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How to Deal With Being Your Family’s Therapist

The opinions expressed in this article are the writer’s own and do not reflect the views of Her Campus.
This article is written by a student writer from the Her Campus at Toronto MU chapter.

While being the “therapist” of your family is mentally and physically draining, it is not addressed enough. I am the person every friend tells to become a therapist; the first responder to fix the, yet again, broken family and the referee of every family fight. Being the only person in my family without anger issues or becoming easily irritated, I’m the one they come to to unleash their rants, problems and pent-up emotions. I’m extremely grateful they trust me enough to discuss these issues with me, but at this point, I could care less about gratefulness and trust, and would prefer they not mention it to me at all. I am burnt out, mistreated and too tired to care anymore, no matter how selfish I feel for saying that. Here is some advice I’ve tried implementing in my life to ease the weight of being my family’s therapist in a household that lacks any discussion of mental health. 

Don’t Take on Their Baggage

Being the friend therapist is one thing, but being your family’s therapist is like working at home, with no way to escape the tension and animosity in the air and frustration seeping through the thin walls.

While being empathetic to your family’s struggles, whether it’s personal, financial, professional, or just amongst themselves, it’s important not to carry it along with you. As much as their issues are valid, so are yours. Oftentimes, there is nothing you can do to fix their ongoing problems, so carrying it along with you is similar to having two locks with no keys. Empathy, the ability to feel the emotions of another person, is a valuable lifelong trait one can possess. However, too much empathy can result in emotional exhaustion, which eventually causes you to feel “stuck” or “trapped” in a situation. Learning to put aside other people’s problems after the conversation is not selfish but practical— and necessary.

You Can’t Help People Who Don’t See Their Actions as Issues

Being the therapist of my family didn’t use to bother me, but then I realized it was because I hated the feeling of awkwardness and tension in my house and wanted it to be over as soon as possible. Even if it meant bending backwards on my end to mend issues that didn’t even involve me. Have I gotten used to it? Yes, of course, but it left me with the burden of always having to build the bridge in a divided household.

Trying to fix my family’s issues for the sake of my comfort was always temporary due to a lack of communication and understanding. The bridges I worked hard to build always collapsed and it was a never-ending cycle. After this realization, I stopped putting my effort and energy toward fixing my family’s problems, even if it made the house uncomfortable for prolonged periods of time. It is not your responsibility to take care of the relationships your immediate family has with one another. If people are not open to input, there is no use in helping them. What is the point of listening to what they have to say? You cannot help people who do not see their actions as issues, and listening to them is enabling their problematic behaviours. If the person is looking for possible solutions, only then should you listen and give them the space to be heard.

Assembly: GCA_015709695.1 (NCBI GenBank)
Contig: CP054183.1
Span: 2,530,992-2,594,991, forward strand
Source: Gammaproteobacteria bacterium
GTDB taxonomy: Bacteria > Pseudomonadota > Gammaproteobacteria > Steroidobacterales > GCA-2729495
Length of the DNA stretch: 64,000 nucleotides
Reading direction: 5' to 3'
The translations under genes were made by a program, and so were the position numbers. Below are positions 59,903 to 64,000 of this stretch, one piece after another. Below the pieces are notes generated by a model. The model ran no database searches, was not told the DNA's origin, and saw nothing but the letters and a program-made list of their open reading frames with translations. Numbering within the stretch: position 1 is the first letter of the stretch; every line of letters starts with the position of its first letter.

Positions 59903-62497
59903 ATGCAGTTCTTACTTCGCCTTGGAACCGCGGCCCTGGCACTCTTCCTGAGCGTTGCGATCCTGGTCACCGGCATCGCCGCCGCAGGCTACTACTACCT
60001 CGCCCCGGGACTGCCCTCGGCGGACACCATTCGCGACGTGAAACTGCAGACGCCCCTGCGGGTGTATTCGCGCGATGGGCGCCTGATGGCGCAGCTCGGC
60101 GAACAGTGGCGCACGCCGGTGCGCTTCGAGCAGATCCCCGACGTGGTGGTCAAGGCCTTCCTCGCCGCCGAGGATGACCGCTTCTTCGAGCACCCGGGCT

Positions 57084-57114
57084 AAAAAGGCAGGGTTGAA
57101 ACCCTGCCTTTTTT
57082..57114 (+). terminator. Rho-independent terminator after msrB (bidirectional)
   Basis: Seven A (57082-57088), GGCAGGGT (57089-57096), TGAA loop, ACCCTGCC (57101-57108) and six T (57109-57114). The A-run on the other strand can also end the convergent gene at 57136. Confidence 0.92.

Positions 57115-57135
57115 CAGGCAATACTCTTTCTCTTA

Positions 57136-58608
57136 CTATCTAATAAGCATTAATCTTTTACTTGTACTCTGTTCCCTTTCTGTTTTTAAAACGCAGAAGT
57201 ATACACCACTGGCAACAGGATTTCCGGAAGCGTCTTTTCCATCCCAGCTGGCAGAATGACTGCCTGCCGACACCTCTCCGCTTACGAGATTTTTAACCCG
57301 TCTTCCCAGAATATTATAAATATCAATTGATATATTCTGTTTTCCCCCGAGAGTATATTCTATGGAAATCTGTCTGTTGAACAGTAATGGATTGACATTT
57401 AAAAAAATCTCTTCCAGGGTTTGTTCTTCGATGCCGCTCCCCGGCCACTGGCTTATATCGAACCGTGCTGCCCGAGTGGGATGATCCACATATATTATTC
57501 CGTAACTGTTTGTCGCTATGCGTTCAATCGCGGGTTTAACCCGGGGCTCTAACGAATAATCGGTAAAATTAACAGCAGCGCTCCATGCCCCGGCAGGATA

You Are Not an Emotional Dumpster

If everyone around you continues dumping their issues onto you, it’s bound to make you sick of carrying everyone’s burdens, and you’ll begin to neglect yourself. Stop giving them so much of yourself, even if they’re your parents or siblings. They will call you selfish and self-centred for it, but the only reason they’re saying that is because they feel abandoned. If they, themselves, cannot handle their own issues, how can you? People telling me their problems and asking for advice is not the issue, it’s the redundancy of seeking undeserved validation. You soon begin to realize your family, who dumps their issues onto you, doesn’t actually care enough to do the same for you, and in the end, you get one-way relationships. You need to learn to respect yourself and to stop letting people use you as an emotional dumpster.

Refereeing your family fights and trying to mend their relationships with each other are only temporary solutions to much deeper and painful problems. You do not deserve to be stretched so thin and carry the weight of your family’s burdens. Creating boundaries within your family is tough, especially when mental health is a topic untouched in your household, but it must be done. If not, you will forever be taken for granted and lose the most important relationship in your life: yourself.

Shobi Siva

Toronto MU '25

Shobi is a third-year Economics student at Toronto Metropolitan University, minoring in English. With a passion for writing, hoping to connect young woman in post-secondary education through open, and candid conversations. All while keeping things light hearted, reassuring, and being unafraid to laugh at yourself.